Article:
Waste framework directive
The Waste Framework Directive (EC) 2008/9871 (WFD) sets the basic concepts and definitions related to waste management, including definitions of waste, recycling, and recovery.
From an overarching perspective, the directive requires waste to be managed under the following criteria:
- not endangering human health or harming the environment;
- without risk to water, air, soil, plants, or animals;
- without causing a nuisance through noise or odours;
- and without adversely affecting the countryside or places of special interest.
The origin of the Waste framework directive
The foundation of EU waste management is the “waste hierarchy”, established in the WFD (adapted from Dutch ladder van Lansink). It establishes an order of preference for managing and disposing of waste. Based on this hierarchy it should be noted that regardless of material origin (fossil or bio) and regardless of its degradability profile, loss of material after its service life should be prevented.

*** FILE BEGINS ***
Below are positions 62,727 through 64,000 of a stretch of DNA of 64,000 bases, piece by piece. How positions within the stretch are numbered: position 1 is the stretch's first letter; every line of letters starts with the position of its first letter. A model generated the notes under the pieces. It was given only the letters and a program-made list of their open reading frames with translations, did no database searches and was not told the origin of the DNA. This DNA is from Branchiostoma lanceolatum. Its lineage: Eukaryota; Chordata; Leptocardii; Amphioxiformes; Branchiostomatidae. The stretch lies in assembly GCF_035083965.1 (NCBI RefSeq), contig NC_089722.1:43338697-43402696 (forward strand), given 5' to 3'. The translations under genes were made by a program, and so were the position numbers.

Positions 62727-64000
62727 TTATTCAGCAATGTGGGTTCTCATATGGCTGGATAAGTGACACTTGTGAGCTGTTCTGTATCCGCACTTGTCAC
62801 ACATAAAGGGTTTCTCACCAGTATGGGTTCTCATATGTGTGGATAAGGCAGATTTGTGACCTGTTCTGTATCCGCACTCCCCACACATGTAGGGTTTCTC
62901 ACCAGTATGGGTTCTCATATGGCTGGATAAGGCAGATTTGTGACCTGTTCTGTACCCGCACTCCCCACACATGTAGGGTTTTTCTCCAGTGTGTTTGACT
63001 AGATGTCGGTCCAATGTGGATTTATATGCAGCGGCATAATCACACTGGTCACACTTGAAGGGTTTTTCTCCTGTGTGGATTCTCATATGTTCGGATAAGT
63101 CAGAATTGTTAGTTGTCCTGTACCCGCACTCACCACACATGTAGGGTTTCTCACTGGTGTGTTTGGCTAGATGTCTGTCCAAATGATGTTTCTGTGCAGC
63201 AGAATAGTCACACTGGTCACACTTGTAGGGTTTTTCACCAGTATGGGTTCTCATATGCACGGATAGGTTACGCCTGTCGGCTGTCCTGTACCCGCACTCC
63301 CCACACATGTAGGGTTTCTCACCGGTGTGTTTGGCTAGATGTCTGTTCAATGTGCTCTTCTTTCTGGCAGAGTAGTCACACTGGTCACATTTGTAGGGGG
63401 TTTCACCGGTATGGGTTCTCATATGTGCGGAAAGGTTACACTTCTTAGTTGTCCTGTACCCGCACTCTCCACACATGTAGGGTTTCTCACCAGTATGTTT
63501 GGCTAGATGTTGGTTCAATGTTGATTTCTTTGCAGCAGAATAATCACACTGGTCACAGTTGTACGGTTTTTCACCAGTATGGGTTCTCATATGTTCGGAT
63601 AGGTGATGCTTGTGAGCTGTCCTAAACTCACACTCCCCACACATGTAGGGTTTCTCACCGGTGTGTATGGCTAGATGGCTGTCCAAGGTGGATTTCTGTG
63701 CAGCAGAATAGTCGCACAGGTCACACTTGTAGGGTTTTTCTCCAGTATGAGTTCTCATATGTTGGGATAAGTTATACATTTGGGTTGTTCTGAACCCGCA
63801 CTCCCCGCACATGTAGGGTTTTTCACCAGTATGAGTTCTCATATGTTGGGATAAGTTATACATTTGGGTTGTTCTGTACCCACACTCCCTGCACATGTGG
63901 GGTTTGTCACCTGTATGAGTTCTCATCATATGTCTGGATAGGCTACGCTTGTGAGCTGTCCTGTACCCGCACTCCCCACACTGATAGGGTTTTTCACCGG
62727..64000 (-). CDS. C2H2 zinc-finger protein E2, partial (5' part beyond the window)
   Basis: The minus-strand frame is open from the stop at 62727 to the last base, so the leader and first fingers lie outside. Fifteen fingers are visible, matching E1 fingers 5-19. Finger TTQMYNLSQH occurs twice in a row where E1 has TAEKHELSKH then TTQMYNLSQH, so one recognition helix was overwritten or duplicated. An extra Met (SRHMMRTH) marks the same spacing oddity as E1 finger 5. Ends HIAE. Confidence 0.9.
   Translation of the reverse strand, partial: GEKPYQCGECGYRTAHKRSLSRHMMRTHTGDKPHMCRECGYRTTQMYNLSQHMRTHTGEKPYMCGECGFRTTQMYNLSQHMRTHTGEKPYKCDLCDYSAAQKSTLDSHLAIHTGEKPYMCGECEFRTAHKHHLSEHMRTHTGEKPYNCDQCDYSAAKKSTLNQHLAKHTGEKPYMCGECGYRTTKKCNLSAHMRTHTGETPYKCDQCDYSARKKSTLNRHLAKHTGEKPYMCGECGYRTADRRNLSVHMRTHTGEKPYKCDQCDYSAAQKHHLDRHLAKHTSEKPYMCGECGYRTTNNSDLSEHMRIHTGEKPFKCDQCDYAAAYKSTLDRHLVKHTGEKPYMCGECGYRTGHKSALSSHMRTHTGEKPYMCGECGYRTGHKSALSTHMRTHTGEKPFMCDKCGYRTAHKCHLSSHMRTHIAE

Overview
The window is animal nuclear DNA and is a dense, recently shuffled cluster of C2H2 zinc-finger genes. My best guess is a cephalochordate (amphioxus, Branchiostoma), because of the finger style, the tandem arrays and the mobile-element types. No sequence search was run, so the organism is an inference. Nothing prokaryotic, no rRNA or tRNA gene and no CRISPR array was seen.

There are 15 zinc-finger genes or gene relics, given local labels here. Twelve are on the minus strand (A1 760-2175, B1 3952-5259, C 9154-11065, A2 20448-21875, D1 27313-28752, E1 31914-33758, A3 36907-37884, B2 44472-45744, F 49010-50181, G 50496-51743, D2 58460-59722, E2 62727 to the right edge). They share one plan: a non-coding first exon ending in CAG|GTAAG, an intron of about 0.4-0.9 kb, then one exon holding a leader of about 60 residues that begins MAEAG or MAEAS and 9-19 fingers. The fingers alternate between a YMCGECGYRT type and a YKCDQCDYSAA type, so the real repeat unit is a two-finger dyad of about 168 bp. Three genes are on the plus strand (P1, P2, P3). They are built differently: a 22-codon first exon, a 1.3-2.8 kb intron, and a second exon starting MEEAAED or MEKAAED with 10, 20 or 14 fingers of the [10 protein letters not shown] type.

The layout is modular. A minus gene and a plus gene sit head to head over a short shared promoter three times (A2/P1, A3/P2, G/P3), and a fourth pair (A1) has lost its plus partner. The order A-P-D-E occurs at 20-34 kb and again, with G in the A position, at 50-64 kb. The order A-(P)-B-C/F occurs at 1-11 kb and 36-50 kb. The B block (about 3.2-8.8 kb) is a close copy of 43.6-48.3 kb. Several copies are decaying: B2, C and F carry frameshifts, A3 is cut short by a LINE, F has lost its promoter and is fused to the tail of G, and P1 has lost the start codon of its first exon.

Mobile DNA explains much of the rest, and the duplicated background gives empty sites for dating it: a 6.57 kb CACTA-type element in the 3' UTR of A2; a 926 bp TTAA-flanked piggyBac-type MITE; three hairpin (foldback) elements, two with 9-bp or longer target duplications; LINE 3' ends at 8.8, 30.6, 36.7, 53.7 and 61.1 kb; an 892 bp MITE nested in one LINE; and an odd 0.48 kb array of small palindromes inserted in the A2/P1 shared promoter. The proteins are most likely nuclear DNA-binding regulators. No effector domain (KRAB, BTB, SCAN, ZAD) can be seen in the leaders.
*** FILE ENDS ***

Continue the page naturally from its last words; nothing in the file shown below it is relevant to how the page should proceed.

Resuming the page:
Furthermore, the WFD explains when waste ceases to be waste and becomes a secondary raw material, and how to distinguish between waste and by-products. The Directive also introduced the “polluter pays principle” and the “extended producer responsibility”.
For Hazardous wastes, the Waste Framework Directive provides additional labelling, record keeping, monitoring, and control obligations from the “cradle to the grave”, in other words from the waste production to the final disposal or recovery. An example of this is the mandatory record-keeping in ECHA`s SCIP database.
It also bans the mixing of hazardous waste with other categories of hazardous waste, and with non-hazardous waste. The classification into hazardous and non-hazardous waste is based on the system for the classification and labelling of dangerous substances and preparations (CLP regulation). This ensures that similar principles are applied over the whole life cycle of materials.
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